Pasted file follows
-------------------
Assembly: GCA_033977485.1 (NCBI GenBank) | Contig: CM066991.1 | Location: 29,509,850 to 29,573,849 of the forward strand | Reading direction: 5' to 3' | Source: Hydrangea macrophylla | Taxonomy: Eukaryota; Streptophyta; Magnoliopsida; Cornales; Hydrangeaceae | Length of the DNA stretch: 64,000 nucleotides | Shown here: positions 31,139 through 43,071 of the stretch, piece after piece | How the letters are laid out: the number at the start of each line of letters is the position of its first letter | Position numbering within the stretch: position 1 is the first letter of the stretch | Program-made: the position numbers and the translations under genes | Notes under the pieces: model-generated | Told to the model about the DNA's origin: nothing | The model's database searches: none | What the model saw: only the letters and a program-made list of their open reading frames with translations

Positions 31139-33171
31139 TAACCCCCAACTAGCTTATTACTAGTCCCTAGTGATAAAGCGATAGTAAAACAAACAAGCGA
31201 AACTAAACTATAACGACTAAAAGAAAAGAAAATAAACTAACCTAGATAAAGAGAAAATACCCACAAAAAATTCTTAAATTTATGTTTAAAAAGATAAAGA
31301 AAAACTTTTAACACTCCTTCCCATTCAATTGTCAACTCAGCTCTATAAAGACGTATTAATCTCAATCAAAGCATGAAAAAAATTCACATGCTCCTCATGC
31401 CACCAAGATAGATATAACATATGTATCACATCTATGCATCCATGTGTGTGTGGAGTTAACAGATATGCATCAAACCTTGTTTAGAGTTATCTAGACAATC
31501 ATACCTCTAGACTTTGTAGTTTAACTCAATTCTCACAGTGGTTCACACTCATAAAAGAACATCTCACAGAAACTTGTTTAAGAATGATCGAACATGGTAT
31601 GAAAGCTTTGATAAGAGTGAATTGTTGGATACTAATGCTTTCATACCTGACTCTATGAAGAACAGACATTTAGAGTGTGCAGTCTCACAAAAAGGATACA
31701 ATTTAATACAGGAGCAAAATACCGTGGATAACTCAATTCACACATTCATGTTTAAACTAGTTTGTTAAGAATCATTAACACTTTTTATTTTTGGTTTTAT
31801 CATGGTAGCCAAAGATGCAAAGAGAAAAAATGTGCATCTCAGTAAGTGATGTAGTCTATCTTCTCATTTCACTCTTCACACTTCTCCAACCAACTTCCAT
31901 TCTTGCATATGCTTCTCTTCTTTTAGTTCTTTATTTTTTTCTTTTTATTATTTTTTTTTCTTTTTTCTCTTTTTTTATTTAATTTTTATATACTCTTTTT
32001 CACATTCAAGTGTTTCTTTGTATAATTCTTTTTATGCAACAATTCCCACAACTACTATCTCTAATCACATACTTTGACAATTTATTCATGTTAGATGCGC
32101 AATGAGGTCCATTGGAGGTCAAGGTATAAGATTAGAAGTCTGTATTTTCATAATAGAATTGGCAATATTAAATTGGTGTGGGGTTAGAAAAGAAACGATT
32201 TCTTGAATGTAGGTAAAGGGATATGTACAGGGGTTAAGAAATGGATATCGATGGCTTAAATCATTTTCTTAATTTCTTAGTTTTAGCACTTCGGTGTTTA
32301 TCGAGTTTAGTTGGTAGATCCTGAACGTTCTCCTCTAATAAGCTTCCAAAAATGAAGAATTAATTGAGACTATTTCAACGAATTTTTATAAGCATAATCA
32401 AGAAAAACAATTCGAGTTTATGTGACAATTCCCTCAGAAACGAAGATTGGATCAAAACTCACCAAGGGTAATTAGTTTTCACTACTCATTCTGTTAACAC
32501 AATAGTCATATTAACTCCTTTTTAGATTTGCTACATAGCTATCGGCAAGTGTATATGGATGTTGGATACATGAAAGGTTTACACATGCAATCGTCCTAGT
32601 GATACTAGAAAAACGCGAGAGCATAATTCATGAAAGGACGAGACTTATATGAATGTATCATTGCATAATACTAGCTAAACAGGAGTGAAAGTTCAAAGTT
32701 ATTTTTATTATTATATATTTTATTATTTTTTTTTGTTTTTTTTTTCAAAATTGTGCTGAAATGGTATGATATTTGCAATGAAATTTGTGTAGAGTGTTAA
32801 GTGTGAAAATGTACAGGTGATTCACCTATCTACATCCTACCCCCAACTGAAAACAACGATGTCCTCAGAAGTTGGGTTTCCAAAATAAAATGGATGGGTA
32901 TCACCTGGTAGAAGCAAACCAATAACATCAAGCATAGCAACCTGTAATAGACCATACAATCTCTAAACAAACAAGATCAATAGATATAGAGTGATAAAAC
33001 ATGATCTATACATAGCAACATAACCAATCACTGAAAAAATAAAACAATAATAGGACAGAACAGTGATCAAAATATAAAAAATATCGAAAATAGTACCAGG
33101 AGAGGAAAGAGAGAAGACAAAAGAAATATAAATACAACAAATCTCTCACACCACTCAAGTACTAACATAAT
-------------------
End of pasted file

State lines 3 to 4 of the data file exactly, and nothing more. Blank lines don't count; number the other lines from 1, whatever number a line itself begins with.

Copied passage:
31139 TAACCCCCAACTAGCTTATTACTAGTCCCTAGTGATAAAGCGATAGTAAAACAAACAAGCGA
31201 AACTAAACTATAACGACTAAAAGAAAAGAAAATAAACTAACCTAGATAAAGAGAAAATACCCACAAAAAATTCTTAAATTTATGTTTAAAAAGATAAAGA